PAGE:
The regulation recognizes two possible routes to the implementation of a due diligence system:
- Operators can design and implement their own system.
- Operators can use a recognized ‘Monitoring Organization’ to provide and monitor the system.
In the context of the EU Regulation, due diligence entails the obligation on the part of the operator (trader, importer) to seek reasonable assurance of the legality of the timber and timber products that he/she buys and sells and the specific process to underpin due diligence. Traders shall demonstrate the exercise of due diligence on the basis of a system of procedures and measures which will enable legality to be reasonably assured.
Under the new regulation Operators are required to follow these obligations:
- The placing on the market of illegally harvested timber or timber products shall be prohibited.
- Operators shall exercise due diligence when placing timber or timber products on the market. To that end, they shall use a framework of procedures and measures, hereinafter referred to as a "due diligence system".
- Each operator shall maintain and regularly evaluate the due diligence system which it uses, except where the operator makes use of a due diligence system established by a Monitoring Organization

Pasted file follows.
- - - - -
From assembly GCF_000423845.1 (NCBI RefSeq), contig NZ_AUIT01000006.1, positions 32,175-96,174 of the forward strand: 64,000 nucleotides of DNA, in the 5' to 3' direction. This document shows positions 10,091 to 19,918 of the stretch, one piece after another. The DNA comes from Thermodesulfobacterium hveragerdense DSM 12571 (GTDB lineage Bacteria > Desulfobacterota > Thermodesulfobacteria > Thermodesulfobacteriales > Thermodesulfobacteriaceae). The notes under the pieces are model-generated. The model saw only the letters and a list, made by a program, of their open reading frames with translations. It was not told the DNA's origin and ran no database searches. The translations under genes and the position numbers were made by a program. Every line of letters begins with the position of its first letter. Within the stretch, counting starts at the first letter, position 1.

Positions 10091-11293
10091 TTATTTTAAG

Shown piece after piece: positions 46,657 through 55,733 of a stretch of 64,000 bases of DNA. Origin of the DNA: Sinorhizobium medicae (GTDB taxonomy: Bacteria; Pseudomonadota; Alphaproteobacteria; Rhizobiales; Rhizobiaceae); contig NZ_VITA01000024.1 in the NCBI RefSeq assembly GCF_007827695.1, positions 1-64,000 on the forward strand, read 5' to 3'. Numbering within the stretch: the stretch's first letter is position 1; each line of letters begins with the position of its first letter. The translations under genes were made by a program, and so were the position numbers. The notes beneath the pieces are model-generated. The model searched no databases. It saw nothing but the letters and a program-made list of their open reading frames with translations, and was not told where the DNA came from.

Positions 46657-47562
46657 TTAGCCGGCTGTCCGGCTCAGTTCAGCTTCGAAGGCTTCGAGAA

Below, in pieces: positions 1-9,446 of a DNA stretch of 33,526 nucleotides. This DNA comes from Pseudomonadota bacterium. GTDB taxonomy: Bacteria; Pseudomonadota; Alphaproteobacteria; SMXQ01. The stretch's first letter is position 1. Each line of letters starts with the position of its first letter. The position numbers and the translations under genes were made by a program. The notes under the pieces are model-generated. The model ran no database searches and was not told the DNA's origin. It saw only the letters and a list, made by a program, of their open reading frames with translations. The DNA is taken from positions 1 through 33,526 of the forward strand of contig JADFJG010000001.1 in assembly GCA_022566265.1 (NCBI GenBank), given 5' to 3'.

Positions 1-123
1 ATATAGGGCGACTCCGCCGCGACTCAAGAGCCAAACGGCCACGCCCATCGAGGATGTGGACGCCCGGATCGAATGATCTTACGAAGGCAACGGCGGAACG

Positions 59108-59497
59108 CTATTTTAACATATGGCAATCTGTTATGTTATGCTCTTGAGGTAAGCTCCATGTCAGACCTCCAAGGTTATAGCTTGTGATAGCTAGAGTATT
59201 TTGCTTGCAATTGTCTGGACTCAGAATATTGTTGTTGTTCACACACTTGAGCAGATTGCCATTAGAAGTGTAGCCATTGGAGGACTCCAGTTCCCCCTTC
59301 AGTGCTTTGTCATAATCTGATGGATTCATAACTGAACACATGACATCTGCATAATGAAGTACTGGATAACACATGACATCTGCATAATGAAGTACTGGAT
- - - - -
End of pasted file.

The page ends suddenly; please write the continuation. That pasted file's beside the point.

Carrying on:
The due diligence system which each operator is required to implement includes several elements:
Measures and procedures providing access to the following information concerning the operator's supply of timber or timber products placed on the market:
- description, including the trade name and type of product as well as the common name of tree species and, where applicable, its full scientific name;
country of harvest, and where applicable:
- sub-national region where the timber was harvested; and
- concession of harvest.
- quantity (expressed in volume, weight or number of units);
- name and address of the supplier to the operator;
- name and address of the internal trader to whom the timber and timber products have been supplied; and
- documents or other information indicating compliance of those timber and timber products with the applicable legislation.
Risk assessment procedures enabling the operator to analyze and evaluate the risk of illegally harvested timber or timber products derived from such timber being placed on the market.
- assurance of compliance with applicable legislation, which may include certification or other third-party-verified schemes which cover compliance with applicable legislation;
- prevalence of illegal harvesting of specific tree species;
- prevalence of illegal harvesting or practices in the country of harvest and/or sub-national region where the timber was harvested, including consideration of the prevalence of armed conflict;
- sanctions imposed by the UN Security Council or the Council of the European Union on timber imports or exports; and
- complexity of the supply chain of timber products.
- Except where the risk identified in course of the risk assessment procedures referred to in point (2) is negligible, risk mitigation procedures which consist of a set of measures and procedures that are adequate and proportionate to minimize effectively that risk and which may include requiring additional information or documents and/or requiring third party verification.